Repost: MedShare Made 2nd Shipment of Medical Aid

On January 17, 2012, MedShare’s Western Region shipped a container of medical supplies and equipment to Tonga. The Tonga Government posted a press release announcing this shipment, and we wanted to share it with you. (To view the original, click here.)

MedShare Made 2nd Shipment of Medical Aid

On the 17th of January 2012, award-winning charity MedShare shipped a 40-foot ocean container of medical supplies and equipment designated for the two island groups of Niuatoputapu and ‘Eua, in Tonga.

Lord Tuita, Consul General of the Kingdom of Tonga in San Francisco, attended the shipment ceremony.

Lord Tuita, Tonga Consul General, San Francisco; Taylor Butterfield; Chuck Haupt, Executive Director, MedShare's Western Region

This container of critically-needed medical supplies and equipment was coordinated (including the seafreight) by Taylor Butterfield from Sacramento, California, who has undertaken this project as a part of his Boy Scout Eagle Award.

This is the 2nd container of medical supplies and equipment that has been sent by MedShare to the Kingdom.

Tonga Consul General Lord Tuita with Executive Director, MedShare W. Region) during the ceremony marking MedShare's second shipment of medical aid to Tonga

MedShare is an innovative non-profit organization and operates California’s first large-scale surplus medical supply recycler which mobilizes tons of excess medical supplies through cooperation with various manufacturers and its 29 local partner hospitals.

Founded in 1998, MedShare is consistently ranked as one of the United States most efficient charities, and has successfully delivered over 750 containers of aid to 90 developing nations.


Four months later, Alabama firefighters get back on feet with assistance from MedShare

Atlanta nonprofit provides tornado relief in the form of medical supplies to volunteer firefighters 

ATLANTA, Georgia – MedShare, an innovative nonprofit headquartered in Atlanta, partnered with the Alabama Fire College (AFC) to provide tornado relief. The nonprofit sent two 40-foot containers of medical supplies in response to the tornado that tore through the Southeast in late April.

The containers were sent on June 1 and June 30, and included over 2,000 boxes of brand new items such as syringes, infusion units, IV kits, oxygen masks, bandages, gauze, and sutures. The containers were made possible by a generous donation from Alabama-native Lewis Manderson and his wife, Faye, and various MedShare product donors.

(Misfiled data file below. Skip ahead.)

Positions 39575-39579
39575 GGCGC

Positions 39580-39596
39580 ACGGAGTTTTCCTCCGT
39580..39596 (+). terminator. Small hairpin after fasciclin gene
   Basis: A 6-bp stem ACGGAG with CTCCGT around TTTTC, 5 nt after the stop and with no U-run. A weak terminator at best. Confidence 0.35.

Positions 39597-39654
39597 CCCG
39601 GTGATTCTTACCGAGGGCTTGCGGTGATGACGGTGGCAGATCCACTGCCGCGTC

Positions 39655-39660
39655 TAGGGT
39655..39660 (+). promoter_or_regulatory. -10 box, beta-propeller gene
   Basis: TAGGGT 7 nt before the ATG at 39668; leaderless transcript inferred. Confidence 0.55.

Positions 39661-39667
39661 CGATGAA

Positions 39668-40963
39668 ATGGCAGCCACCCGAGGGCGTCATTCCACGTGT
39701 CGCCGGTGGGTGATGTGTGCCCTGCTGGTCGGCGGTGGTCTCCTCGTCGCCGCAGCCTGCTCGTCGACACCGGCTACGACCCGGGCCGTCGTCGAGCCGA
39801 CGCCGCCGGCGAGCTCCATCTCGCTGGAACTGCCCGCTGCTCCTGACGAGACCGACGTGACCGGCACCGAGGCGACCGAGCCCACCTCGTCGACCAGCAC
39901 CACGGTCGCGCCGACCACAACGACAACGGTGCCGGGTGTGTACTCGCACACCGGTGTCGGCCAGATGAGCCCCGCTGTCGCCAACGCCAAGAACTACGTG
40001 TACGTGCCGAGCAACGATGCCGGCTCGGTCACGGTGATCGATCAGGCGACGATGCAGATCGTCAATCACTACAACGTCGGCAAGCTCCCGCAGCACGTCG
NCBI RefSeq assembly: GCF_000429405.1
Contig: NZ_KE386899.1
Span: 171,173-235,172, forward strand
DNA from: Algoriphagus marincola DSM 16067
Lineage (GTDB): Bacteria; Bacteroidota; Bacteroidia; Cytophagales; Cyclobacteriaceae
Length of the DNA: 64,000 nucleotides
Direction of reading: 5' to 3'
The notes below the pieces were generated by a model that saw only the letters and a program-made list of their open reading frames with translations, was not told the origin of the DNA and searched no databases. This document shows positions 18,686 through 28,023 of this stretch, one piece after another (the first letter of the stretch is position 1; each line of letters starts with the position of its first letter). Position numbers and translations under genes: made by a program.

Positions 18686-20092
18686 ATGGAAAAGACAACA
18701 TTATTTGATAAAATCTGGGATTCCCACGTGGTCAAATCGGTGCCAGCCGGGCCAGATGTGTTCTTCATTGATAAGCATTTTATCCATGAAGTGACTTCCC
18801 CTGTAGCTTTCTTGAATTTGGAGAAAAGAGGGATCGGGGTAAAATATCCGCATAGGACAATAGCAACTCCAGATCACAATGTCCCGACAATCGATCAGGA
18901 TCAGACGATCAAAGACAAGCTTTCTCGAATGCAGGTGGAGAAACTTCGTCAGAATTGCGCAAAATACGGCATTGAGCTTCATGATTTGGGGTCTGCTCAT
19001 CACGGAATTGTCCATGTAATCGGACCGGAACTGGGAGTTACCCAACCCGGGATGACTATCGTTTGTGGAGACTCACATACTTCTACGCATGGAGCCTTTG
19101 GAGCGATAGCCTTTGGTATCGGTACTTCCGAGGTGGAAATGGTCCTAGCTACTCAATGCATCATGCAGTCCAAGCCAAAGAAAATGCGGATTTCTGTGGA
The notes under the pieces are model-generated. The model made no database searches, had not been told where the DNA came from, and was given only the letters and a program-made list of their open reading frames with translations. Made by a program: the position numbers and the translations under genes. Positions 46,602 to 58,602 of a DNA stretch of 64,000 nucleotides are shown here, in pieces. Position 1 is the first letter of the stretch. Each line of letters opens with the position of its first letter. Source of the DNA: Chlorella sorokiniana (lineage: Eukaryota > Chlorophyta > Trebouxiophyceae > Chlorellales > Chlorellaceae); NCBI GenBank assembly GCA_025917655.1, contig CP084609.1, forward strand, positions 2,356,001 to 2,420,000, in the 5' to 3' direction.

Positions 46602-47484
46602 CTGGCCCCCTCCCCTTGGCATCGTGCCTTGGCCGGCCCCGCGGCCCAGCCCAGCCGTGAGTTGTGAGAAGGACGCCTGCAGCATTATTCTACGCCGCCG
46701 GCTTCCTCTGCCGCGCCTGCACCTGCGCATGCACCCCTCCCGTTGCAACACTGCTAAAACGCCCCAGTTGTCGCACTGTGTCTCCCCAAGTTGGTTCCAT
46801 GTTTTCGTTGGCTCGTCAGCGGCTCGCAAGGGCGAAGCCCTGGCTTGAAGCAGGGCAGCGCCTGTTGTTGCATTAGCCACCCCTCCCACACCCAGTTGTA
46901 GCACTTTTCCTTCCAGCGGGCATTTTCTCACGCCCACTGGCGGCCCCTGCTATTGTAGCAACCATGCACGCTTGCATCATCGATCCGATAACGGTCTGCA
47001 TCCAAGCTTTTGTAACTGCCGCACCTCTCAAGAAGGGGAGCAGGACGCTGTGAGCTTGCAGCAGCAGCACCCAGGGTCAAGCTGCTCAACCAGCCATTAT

The Alabama Association of Volunteer Fire Departments (AAVFD) works to assist the nearly 1,200 volunteer fire departments throughout the state. An enormous amount of their supply inventory was exhausted from the storms and the following relief efforts, and donations were desperately needed. Catholic Charities USA contacted the Catholic Health Association (CHA) regarding the AAVFD’s needs. CHA, a MedShare partner, connected the two organizations.

“The amazing generosity of the Manderson’s, MedShare, and Catholic Charities will help in Alabama’s continuing recovery from the April storms. It isn’t often that first responders have to ask for help, but many fire departments will be able to continue serving their communities due to the kindness of these individuals and organizations,” said Allan Rice, Executive Director of Alabama Fire College.

The AFC worked with the AAVFD and the Alabama Association of Rescue Squads to identify emergency agencies that were destroyed or that used excessive quantities of medical supplies during the tornadoes. The AFC is warehousing the donated supplies and is distributing them to the affected agencies using their vehicles and Regional Staff members.

“MedShare is an organization that typically only ships containers of humanitarian aid to needy hospitals and clinics throughout the developing world,” said A.B. Short, MedShare’s CEO and Co-founder. “Occasionally, however, we do respond to natural disasters and domestic local needs. Our nimbleness, flexibly, infrastructure and great relationships in the medical community make this possible, and we felt it our duty to assist when called upon by our neighbors for help.”